601 Carlton Ave.

35.995714, -78.891963

Cross Street
Year built
Architectural style
Construction type
National Register
Building Type
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A substantial two-story, Colonial Revival-style house with hipped roof and gabled dormers, the William Thomas Murray House anchors the neighborhood at the corner of Carlton Avenue and Gurley Street. The house is three bays wide and double-pile with a stuccoed foundation, wood weatherboards, and an asphalt-shingled roof. The house has been altered slightly with replacement one-over-one windows with plain flat window surrounds. (Original surrounds had pointed-arched lintels like those on 509 and 511 Carlton Avenue.) The paired window above the front door was originally a single window. Each of the three dormers retains a Palladian window and the flared dormer trim. The full-width, one-story, hip-roofed front porch is a later replacement. However, the slender square posts and the overall scale of the porch are in keeping with the architecture of the neighborhood and do not adversely effect the historic character of the house. The front door is a replacement, but retains the original three-part transom and sidelights over panels. A modern, exterior wood stair runs up the left (east) side of the house, which appears to be a group home.

The house first appears on the 1913 Sanborn map, but little is known of the earliest residents, William Thomas Murray (upholsterer), Miss Alma Murray, Miss Florence Murray, Guy T. Murray (appraiser), and William H. Hamlet all in 1915.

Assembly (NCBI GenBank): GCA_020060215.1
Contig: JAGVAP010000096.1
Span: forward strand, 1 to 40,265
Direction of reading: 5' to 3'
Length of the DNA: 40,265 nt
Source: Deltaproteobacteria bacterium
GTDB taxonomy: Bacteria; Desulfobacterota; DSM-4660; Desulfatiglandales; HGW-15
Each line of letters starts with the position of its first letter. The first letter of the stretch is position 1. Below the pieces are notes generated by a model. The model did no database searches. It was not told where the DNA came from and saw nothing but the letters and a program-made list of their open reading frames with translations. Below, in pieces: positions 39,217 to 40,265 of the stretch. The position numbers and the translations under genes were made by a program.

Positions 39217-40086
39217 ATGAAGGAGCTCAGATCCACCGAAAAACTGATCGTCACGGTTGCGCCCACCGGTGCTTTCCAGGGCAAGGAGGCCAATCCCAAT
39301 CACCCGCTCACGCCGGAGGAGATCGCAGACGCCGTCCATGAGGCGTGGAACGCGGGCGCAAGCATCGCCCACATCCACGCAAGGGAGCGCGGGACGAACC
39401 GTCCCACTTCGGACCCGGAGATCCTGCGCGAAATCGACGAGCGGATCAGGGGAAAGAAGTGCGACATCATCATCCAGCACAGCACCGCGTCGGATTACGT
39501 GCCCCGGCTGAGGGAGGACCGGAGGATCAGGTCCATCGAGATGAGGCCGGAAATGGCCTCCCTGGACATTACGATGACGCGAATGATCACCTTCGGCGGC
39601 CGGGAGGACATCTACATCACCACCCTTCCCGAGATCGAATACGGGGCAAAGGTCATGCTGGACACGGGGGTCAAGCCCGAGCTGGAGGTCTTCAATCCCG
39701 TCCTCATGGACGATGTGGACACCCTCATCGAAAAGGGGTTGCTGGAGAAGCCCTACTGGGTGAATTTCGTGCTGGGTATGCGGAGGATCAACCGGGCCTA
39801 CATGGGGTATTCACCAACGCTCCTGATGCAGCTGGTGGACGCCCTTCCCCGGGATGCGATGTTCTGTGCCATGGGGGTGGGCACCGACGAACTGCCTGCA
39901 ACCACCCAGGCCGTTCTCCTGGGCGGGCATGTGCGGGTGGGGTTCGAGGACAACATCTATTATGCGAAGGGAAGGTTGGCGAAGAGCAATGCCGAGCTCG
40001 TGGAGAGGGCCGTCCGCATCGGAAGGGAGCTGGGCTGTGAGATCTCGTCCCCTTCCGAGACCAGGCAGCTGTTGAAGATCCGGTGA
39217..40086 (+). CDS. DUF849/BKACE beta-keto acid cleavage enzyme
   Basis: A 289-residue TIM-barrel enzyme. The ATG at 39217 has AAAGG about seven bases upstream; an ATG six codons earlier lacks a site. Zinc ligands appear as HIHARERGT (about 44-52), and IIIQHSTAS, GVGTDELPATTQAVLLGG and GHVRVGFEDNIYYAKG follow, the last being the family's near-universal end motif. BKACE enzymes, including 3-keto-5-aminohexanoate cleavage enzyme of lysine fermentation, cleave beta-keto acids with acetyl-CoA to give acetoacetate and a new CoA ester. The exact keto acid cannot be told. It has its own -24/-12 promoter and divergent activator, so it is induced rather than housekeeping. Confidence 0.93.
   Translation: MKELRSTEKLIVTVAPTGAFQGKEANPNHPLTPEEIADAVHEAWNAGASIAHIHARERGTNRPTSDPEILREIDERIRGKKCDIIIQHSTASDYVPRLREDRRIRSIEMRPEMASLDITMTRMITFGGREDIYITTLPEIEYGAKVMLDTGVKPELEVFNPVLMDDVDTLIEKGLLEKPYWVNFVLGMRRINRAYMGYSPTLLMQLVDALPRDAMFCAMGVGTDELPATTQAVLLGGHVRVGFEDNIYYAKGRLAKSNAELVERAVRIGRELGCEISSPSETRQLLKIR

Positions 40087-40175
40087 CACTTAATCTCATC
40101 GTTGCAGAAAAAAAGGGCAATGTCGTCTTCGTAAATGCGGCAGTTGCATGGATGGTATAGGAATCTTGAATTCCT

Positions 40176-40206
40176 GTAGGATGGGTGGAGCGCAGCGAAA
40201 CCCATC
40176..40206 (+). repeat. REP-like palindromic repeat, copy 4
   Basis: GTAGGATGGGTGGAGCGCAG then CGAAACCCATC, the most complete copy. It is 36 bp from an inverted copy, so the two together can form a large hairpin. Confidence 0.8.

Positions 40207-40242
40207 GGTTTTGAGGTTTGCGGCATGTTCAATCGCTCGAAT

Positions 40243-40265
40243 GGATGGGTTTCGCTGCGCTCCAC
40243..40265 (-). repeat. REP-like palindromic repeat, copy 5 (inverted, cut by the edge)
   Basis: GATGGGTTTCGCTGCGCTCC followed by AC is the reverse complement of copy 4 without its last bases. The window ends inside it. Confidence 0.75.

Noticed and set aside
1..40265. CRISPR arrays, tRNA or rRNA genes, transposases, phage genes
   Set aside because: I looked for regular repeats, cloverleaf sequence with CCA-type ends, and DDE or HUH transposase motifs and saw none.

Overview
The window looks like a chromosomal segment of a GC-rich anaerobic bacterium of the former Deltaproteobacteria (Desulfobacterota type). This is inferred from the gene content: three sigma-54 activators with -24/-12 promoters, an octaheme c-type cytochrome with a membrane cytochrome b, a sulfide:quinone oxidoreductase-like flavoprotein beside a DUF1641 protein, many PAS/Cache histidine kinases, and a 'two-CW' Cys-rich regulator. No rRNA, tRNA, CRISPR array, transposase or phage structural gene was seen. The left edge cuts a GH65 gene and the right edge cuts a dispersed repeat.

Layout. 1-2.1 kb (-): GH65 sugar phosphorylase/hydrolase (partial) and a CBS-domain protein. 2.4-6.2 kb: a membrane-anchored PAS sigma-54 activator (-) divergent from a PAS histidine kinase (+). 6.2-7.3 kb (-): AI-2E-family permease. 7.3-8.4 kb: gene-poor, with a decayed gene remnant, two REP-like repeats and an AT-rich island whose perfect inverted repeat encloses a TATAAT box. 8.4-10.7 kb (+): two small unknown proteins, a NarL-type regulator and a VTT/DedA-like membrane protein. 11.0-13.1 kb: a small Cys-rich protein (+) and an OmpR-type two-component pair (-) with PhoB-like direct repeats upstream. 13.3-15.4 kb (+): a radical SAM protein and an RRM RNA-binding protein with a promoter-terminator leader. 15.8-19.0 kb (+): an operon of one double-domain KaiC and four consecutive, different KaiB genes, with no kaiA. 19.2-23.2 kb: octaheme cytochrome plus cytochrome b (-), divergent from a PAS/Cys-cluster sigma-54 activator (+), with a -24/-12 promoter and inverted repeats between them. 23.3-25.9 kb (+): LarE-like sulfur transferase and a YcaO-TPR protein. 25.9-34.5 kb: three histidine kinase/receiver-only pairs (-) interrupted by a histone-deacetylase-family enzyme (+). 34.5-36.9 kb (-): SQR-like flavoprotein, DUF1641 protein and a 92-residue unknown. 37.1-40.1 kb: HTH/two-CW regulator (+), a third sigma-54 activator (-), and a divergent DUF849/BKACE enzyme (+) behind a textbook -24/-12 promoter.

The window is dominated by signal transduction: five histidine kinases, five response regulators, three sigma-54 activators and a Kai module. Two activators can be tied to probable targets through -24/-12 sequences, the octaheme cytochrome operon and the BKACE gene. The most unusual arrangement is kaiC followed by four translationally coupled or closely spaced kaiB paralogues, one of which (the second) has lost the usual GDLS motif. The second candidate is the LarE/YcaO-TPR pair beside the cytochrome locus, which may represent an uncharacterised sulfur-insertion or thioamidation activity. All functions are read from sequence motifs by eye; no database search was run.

Murray worked at the Durham Mattress Works - located on "Shawnee near Trinity" in the first decade of the 20th century, but lived on Carlton - then called "Appletree Street" - at 606. In 1911, he and his wife Callie Murray are located on Appletree, no address noted (only the Seeman directory is digitized for that year, and it sucks.) This may mean they were in a new house, without an assigned address.  James L. Murray, laborer, is also located on Appletree. WT Murray is noted as working for "D.T. Co.," which I would guess is an abbreviation for Durham Traction Company. 

By 1915, the family - minus Murray's wife Callie - is clearly living at 601 Carlton / Apple / Appletree. Murray had started his own business, and his "Mattress Works" were located directly behind the house, at 404 Gurley St.

Murray died in 1947.



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